Personally I wouldn't pay $900 for a cm400 but I wouldn't buy any running "hawk" era parallel twin honda for more than $500 - we used to trade these bikes around like baseball cards, last year I got two running titled ones for free. The best thing you can do is part out the cm400 on ebay, take the money and look for something a little better. cb350, cb360, cb450 something like that.
 

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BTW - the nada value for a "Good" 1981 cm400E is $600. Fair is $450

http://www.nadaguides.com/default.aspx?LI=1-23-38-5697-0-0-0&l=1&w=23&p=38&f=5698&m=0028&d=1500003039&y=1981&ml=H&gc=AM&gtc=MC

good is defined as:

Presentable sheet metal, engine, and frame with signs of wear. Not totally detailed but very clean. Frame should be straight and unaltered. Shiny, attractive paint but may have evidence of minor fading or imperfections. Starts, runs, and rides good. May need some minor mechanical or cosmetic work but is fully usable and enjoyable as is.

Fair is defined as:
Fair — Starts, runs, and rides OK but needs some work. Motorcycle shows signs of use but not abuse. Any previous restoration or mechanical work is older and not holding up well. Cosmetics, body, and mechanics all need work to some degree. This is a complete motorcycle with most sheet metal and body parts being correct but only in fair condition.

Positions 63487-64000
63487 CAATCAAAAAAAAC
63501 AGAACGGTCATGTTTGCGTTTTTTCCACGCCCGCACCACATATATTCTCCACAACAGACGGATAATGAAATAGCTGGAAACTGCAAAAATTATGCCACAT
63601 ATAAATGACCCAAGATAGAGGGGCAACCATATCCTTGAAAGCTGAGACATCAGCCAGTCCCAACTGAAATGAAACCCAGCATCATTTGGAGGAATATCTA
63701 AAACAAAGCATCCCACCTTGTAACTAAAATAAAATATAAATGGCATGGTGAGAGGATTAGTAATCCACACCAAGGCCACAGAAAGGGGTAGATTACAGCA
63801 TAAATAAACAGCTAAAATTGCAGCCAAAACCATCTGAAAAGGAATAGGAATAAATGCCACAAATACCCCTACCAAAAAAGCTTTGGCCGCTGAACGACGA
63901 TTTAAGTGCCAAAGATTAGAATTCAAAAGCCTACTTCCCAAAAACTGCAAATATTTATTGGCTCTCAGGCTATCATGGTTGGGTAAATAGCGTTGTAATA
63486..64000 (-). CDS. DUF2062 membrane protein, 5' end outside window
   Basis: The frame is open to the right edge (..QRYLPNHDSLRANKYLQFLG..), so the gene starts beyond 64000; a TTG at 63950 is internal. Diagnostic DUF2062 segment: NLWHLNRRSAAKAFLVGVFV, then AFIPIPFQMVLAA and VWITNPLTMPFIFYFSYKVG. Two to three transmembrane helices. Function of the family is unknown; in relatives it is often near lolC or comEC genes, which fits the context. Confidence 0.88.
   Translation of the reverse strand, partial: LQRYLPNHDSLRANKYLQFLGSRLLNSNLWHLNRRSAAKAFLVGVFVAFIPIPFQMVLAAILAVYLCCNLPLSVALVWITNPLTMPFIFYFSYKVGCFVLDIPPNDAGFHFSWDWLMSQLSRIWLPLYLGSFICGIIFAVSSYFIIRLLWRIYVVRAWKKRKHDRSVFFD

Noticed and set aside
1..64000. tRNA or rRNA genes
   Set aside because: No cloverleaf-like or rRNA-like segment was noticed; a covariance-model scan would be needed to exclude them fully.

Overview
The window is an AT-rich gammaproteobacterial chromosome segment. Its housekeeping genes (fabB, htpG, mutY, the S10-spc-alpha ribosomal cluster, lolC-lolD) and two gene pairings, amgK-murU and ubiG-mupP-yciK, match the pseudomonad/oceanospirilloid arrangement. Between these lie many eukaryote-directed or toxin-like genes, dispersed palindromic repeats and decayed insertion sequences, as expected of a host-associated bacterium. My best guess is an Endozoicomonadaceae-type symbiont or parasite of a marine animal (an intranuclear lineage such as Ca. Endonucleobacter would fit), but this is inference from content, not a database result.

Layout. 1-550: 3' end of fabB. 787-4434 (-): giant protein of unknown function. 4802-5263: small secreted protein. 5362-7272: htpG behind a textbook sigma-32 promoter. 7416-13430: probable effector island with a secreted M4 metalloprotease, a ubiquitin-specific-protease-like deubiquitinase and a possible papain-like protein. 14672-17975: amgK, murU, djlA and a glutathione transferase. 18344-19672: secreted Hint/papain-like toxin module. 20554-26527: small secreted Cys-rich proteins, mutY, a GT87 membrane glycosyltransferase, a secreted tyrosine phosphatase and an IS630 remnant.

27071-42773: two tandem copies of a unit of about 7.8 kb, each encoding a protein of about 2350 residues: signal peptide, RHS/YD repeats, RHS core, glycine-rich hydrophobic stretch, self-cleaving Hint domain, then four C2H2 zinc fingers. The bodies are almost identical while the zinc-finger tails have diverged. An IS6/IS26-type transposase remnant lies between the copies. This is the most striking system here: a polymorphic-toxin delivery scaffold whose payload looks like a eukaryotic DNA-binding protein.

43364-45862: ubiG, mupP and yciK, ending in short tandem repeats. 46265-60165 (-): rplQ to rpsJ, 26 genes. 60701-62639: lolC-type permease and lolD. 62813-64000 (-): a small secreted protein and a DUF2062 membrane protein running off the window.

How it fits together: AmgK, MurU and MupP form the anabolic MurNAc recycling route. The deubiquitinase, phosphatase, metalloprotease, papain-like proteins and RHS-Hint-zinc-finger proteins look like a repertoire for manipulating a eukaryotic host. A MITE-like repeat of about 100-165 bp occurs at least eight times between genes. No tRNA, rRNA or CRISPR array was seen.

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yeah but nada is useless! but, a non running, non titled bike is also useless... well not quite but its not the kind of bike up for discussion about looks/riding positions etc.


you need to look into getting a title, even if you have to practice signing someone elses name 50 times. i dont know why people wait to ''fire up the engine''... check that shit and make sure it atleast shifts!
do the lights come on? horn work? are there fuses? will the kickstart even move?


if youre looking for a massive rebuild project stick with a cb, because i dont know if you noticed or not but the frames on cms are terrible.
 

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Discussion Starter #15
I haven't picked it up yet. I am considering what you guys are saying and will probably not buy it.

All the parts are there. I know that. But there is no telling how much work the engine needs. And I thought it would be easier to apply for a lost title.
 

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Well, for future reference; I forget if Bike Master is carried by Tucker rocky or Parts Unlimited, but almost ALL dealers have the catalogues. They cost about $18 -$20 retail and most places either have them in stock or can get them in a day or 2. Save the shipping- NOT EVERYTHING ON EBAY IS A BARGAIN. Check your dealer, P.U., etc. for parts first. And don't</u> get electical parts like tail lights from EMGO.